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Research Article

Effect of Nurse-Physician Teamwork in the Emergency Department Nurse and Physician Perception of Job Satisfaction

David O Ajeigbe1*, Donna McNeese-Smith2, Linda R Phillips3 and Linda Searle Leach4
1Alumni University of California School of Nursing, Nurse Manage Ambulatory Managed Care Service, Inland Empire Health Plan, Rancho Cucamonga, California, USA
2Professor Emerita University of California School of Nursing, Los Angeles, CA, USA
3Sectional Chair, Acute and Chronic Health Services, University of California School of Nursing, Los Angeles, CA, USA
4Assistant Professor, University of California School of Nursing, Los Angeles, CA, USA
Corresponding Author : David O Ajeigbe
Alumni University of California School of Nursing, Los Angeles
California, Nurse Manage Ambulatory Managed Care Service
Inland Empire Health Plan, Rancho Cucamonga
California, 5974 Arlington Avenue, Riverside, CA, USA
Tel: 951-805-8803
E-mail: [email protected]
Received November 03, 2013; Accepted February 12, 2014; Published March 10, 2014
Citation: Ajeigbe DO, McNeese-Smith D, Phillips LR, Leach LS (2014) Effect of Nurse-Physician Teamwork in the Emergency Department Nurse and Physician Perception of Job Satisfaction. J Nurs Care 3:141. doi:10.4172/2167-1168.1000141
Copyright: © 2014 Ajeigbe DO, et al. This is an open-access article distributed under the terms of the Creative Commons Attribution License, which permits unrestricted use, distribution, and reproduction in any medium, provided the original author and source are credited.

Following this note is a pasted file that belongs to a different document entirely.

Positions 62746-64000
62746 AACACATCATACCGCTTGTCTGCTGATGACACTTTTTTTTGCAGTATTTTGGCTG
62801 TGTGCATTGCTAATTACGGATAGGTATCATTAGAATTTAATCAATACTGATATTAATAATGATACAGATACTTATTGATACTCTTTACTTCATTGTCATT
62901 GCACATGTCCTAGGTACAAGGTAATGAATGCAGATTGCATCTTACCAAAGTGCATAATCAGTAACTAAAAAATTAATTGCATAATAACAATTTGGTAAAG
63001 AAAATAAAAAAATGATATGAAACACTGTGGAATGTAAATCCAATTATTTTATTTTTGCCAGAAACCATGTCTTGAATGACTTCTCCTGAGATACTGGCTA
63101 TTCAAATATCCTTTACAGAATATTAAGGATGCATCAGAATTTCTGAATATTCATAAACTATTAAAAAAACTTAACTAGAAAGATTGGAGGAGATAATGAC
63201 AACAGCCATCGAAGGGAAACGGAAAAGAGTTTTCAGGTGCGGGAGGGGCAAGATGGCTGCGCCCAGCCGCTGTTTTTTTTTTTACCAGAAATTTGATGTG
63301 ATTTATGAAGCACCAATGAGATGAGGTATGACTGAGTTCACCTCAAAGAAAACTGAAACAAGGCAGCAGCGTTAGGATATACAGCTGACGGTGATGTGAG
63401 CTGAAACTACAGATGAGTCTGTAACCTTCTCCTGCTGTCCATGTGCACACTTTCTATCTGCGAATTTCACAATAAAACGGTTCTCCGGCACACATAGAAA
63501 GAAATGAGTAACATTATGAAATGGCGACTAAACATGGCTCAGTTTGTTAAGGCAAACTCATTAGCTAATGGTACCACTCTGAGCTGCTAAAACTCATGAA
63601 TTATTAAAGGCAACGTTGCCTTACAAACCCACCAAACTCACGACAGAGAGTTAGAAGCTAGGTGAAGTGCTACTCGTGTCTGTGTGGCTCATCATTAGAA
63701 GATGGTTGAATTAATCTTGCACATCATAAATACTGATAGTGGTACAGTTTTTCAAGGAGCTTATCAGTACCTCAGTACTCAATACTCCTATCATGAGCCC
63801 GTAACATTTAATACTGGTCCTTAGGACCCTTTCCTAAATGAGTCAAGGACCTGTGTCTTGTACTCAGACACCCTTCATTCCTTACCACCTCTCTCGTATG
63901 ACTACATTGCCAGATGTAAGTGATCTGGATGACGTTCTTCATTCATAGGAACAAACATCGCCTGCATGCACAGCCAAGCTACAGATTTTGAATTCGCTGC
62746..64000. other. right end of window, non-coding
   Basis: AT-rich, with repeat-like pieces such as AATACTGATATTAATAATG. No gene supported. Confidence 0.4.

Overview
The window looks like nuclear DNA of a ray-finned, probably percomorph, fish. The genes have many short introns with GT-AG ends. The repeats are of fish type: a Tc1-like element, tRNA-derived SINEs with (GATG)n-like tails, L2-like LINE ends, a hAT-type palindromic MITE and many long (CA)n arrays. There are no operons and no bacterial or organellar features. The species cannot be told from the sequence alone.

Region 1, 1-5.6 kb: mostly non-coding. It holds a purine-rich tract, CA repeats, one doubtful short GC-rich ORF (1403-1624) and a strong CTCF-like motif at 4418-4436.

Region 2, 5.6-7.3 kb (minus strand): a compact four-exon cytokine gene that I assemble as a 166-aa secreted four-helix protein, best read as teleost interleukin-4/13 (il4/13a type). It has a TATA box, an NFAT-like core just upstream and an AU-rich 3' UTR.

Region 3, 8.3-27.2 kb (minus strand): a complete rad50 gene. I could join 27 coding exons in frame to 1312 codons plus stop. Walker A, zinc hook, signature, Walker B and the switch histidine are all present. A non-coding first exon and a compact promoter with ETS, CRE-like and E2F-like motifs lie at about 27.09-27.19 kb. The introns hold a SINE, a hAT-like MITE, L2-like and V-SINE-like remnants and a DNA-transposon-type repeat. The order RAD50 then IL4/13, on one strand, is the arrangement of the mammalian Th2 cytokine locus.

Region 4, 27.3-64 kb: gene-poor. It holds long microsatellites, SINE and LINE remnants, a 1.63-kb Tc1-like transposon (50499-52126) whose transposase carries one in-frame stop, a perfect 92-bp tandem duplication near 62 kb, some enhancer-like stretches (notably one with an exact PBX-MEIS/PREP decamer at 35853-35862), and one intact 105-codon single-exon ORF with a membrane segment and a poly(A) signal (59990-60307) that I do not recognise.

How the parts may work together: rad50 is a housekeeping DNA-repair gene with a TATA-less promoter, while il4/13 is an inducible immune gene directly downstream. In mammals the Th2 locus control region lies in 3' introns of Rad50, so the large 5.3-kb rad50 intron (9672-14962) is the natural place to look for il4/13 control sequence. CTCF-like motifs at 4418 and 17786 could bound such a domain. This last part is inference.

Abstract

Introduction: Research studies in the military and aviation demonstrated that teamwork is essential to safety. However, there were limited studies dealing with the practice of teamwork between nurses and physicians in the emergency departments (EDs). Aim: The aim of this cross-sectional, quasi-interventional study was to compare nurses and physicians (staff) who worked in the interventional group emergency departments and those who worked in the control group emergency departments on the effect of teamwork on staff job satisfaction. Methodology: Data were collected over a three-year span (2009-2011) for a seven-day period in each participating hospital emergency departments using Revised Nurse Work Index, a four-point (1 to 4) Likert-type scaled instrument. Primary investigator and trained research assistants distributed surveys to ED staff who agreed to participate in the study. Completed surveys were returned into a locked box. Result: Staff who worked in the interventional group emergency departments showed significantly higher levels of staff job satisfaction associated with improved practice of teamwork (p<0.0001) than their counterparts who worked in the control group emergency departments which had no practice of teamwork. Discussion: Staff who worked in the interventional group EDs worked together and participated as equal partners in patient care leading to improved interpersonal relationships and suppression of hierarchical status among the members of both professions, however, this condition was not present in the control group. Conclusion: Active teamwork practice was associated with an increased perception of higher levels of staff’s perception of job satisfaction in the staff who worked in the interventional group EDs compared with those who worked in the control group EDs.

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